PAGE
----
Violet Oon completes bucket list with recipes for stroke survivors
Having survived a stroke, chef Violet Oon decides to give back by helping others rethink their diet
Shortly after her 70th birthday last year, local celebrity chef and restaurateur Violet Oon felt compelled to give back to society after being awarded the Lifetime Achievement for Outstanding Contribution to Tourism by the Singapore Tourism Board.
She came up with a bucket list of seven things to do for the community - "one project to celebrate each decade of my life".
Her final item to strike off?
Contributing recipes for four healthy, delicious and aesthetically pleasing dishes specially crafted to suit the dietary and medical needs of stroke survivors, in collaboration with the Singapore National Stroke Association (SNSA) as part of its annual National Stroke Awareness campaign from October to December.
Ms Oon, 71, told The New Paper: "My strength is food, and I thought it was quite nice and fitting to end with (SNSA) because I had a stroke in June 2014 and am forever grateful to the medical personnel and the team at the Singapore General Hospital - including the cleaners - who were dedicated to making sure us patients could get as well as we possibly could before leaving their care."
She added: "I have enjoyed relatively good health and I am grateful to still enjoy life with family and friends, and contribute in ways that I can."
After suffering from the stroke, she recalled having to relearn how to walk and adjust to culinary challenges - even eating purely pureed food at one point due to swallowing difficulties - but it did not dampen her spirits.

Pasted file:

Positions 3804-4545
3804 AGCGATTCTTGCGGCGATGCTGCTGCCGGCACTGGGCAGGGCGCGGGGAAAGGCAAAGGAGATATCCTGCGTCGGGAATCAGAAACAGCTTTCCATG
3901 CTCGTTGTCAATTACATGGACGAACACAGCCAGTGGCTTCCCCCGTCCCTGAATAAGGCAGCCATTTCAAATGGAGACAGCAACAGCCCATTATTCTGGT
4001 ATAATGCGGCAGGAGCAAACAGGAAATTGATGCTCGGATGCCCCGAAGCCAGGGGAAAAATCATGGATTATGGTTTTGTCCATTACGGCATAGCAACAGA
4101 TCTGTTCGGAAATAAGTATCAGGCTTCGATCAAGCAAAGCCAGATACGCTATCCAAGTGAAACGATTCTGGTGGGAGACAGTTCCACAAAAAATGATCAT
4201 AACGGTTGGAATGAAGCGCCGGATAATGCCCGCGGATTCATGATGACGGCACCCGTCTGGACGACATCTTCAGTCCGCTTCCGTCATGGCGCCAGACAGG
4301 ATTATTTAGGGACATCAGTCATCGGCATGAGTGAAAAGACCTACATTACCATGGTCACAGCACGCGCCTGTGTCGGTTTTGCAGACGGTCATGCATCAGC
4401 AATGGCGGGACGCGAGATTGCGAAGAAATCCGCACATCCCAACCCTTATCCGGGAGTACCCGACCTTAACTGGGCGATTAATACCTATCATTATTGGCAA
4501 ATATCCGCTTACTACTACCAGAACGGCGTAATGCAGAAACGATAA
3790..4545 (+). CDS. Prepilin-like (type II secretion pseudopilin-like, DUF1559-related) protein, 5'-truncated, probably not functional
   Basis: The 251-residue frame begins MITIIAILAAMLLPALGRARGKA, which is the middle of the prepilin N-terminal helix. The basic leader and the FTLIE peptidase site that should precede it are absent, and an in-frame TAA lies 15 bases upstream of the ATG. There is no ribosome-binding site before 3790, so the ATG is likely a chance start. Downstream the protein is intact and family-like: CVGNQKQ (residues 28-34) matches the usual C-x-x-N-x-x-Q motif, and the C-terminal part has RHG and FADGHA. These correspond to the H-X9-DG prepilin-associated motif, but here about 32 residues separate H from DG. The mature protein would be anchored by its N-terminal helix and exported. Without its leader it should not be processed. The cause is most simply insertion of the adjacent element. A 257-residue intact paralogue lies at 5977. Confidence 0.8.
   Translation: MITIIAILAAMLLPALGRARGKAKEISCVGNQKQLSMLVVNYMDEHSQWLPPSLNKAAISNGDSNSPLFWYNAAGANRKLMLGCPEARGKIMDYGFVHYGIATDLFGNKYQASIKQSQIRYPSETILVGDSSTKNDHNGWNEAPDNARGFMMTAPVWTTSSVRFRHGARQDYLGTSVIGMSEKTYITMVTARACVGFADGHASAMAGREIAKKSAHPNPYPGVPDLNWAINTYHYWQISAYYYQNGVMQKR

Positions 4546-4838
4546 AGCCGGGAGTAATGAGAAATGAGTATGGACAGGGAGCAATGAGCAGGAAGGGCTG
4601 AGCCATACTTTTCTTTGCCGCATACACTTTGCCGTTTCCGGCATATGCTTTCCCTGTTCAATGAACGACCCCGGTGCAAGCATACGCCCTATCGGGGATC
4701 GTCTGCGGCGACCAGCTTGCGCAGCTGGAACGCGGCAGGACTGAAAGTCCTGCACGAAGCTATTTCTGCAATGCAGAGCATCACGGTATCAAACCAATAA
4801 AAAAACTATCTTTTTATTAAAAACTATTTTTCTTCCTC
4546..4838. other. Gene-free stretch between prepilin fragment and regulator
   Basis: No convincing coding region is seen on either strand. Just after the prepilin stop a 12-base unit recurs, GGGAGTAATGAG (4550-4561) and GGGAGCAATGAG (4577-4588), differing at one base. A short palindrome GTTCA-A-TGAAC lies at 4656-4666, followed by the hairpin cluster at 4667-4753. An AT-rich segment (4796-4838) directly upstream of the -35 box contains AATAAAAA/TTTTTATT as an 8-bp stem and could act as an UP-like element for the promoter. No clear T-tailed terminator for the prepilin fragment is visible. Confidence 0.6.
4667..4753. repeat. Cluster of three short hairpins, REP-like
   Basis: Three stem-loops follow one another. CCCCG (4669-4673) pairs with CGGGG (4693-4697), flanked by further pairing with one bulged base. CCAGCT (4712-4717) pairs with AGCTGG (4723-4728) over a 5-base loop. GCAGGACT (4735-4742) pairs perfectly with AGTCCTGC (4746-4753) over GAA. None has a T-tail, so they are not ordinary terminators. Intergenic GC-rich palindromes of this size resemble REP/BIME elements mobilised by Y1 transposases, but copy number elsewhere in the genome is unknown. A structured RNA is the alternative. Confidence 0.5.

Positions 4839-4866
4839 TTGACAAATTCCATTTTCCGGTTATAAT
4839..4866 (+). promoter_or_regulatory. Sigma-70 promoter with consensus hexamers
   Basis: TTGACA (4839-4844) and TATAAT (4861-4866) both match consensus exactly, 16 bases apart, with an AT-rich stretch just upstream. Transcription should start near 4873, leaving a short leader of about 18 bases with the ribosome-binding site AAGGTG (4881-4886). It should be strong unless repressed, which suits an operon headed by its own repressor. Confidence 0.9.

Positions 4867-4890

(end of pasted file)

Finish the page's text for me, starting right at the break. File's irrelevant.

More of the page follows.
"I didn't feel depressed. Whatever happened, happened," said Ms Oon, who used the experience to research and experiment with food as she prepared her own meals after being discharged from the hospital.
"For me, the most important thing is that food must be colourful. When I was recovering, every meal of mine looked beautiful, because you eat with your eyes before you eat with your mouth.
"I chose dishes where the flavour comes from the natural ingredient itself. When you are given a restrictive diet, what you miss most is taste."
Available on SNSA's website, the cooking video recipes for Korean Vegetable Pancake, Eggplant Curry, Italian Bean and Tuna Salad as well as Smooth Fish Porridge cater to those who want to eat healthily.
STILL TASTE GOOD
Ms Oon hopes the recipes help people rethink how they eat - that food can have less salt, oil and sugar but still taste good.
It is also her wish that the annual National Stroke Awareness campaign will educate others on how to deal with a stroke, such as by identifying and detecting stroke symptoms through the FAST acronym (Face drooping, Arm weakness, Speech difficulty, Time to call 995).
She also noted that studies have shown 80 per cent of stroke cases can be prevented through lifestyle modification and by managing its risk factors - and healthy eating is one of them.
Lastly, she encourages fellow stroke survivors to "try and be very positive" and to "do your exercises and whatever the physiotherapists tell you to do".